On September 19, 2006, defendant Luna filed an answer to the amended complaint. (Doc. 102.) The Court then issued a second Scheduling and Discovery Order, which set forth a specific deadline for filing an unenumerated Rule 12(b) motion, in addition to a deadline for filing pretrial dispositive motions. (Doc. 104.) On November 29, 2006, Defendants Luna, Saddi, Bailey and German then filed a motion to dismiss the action pursuant to an unenumerated Rule 12(b) motion for failure to exhaust administrative remedies. (Doc. 106.) Then Magistrate Judge O'Neill issued an order noting that the deadline for filing pretrial dispositive motions was closed with respect to defendants Saddi, German and Bailey, and held that the motion would be treated as one only by defendant Luna. (Doc. 107.) Defendants filed a motion for reconsideration of the Court's order, arguing that the Court previously did not set a deadline by which defendants Saddi, German and Bailey needed to file a motion to dismiss for failure to exhaust, exhaustion of administrative remedies is jurisdictional, and it is in the interest of judicial economy. (Docs. 110, 112.)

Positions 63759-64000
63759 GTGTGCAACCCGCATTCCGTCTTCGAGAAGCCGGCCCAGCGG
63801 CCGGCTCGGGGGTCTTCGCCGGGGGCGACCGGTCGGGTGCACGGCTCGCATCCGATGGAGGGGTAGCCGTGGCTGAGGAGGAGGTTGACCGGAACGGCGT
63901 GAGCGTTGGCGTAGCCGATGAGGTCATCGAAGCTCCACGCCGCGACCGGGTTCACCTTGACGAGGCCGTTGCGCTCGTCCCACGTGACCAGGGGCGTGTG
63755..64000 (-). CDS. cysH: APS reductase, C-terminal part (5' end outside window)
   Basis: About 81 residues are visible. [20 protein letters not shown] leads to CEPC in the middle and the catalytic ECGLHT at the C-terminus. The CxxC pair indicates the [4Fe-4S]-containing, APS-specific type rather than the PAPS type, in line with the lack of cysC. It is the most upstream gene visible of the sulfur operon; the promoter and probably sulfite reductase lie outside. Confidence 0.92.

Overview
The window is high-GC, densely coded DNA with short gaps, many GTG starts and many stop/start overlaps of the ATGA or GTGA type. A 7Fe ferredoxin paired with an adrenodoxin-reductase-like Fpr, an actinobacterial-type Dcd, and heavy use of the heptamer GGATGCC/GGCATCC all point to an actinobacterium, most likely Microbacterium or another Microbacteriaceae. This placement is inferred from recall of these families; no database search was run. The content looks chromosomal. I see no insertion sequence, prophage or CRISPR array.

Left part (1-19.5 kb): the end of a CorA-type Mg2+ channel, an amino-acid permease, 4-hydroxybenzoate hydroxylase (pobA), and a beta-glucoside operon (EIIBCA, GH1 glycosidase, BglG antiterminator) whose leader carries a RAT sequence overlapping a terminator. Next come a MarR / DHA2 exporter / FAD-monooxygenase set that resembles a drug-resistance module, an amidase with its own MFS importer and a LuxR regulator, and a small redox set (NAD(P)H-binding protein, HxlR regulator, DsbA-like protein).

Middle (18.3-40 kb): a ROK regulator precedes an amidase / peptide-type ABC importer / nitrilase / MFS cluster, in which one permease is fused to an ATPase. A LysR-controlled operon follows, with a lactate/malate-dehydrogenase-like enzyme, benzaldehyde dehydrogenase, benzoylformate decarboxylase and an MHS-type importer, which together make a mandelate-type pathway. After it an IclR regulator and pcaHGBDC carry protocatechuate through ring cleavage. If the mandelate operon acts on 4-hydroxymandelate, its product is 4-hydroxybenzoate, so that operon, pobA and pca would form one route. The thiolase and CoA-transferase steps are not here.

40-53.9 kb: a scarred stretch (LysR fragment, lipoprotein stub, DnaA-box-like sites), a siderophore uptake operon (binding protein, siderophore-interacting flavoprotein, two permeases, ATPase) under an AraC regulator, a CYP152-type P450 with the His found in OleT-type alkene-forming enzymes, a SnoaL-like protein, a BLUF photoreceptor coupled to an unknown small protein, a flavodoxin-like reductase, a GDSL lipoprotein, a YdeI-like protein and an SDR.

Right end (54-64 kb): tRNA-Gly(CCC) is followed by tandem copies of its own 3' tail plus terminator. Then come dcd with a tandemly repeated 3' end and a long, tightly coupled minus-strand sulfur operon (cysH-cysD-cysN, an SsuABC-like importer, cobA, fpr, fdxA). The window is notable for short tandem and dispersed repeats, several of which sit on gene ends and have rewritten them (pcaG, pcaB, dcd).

Defendants' motion was denied by order filed February 5, 2007. (Doc. 114.) Then Magistrate Judge O'Neill held that the scheduling order applicable to defendants Saddi, German and Bailey was issued on October 20, 2004. (Docs. 20, 30, 33.) Then Magistrate Judge O'Neill explained that the second Scheduling Order was issued after defendant Luna waived service and filed an answer, and was applicable only to Plaintiff and defendant Luna. The order further stated,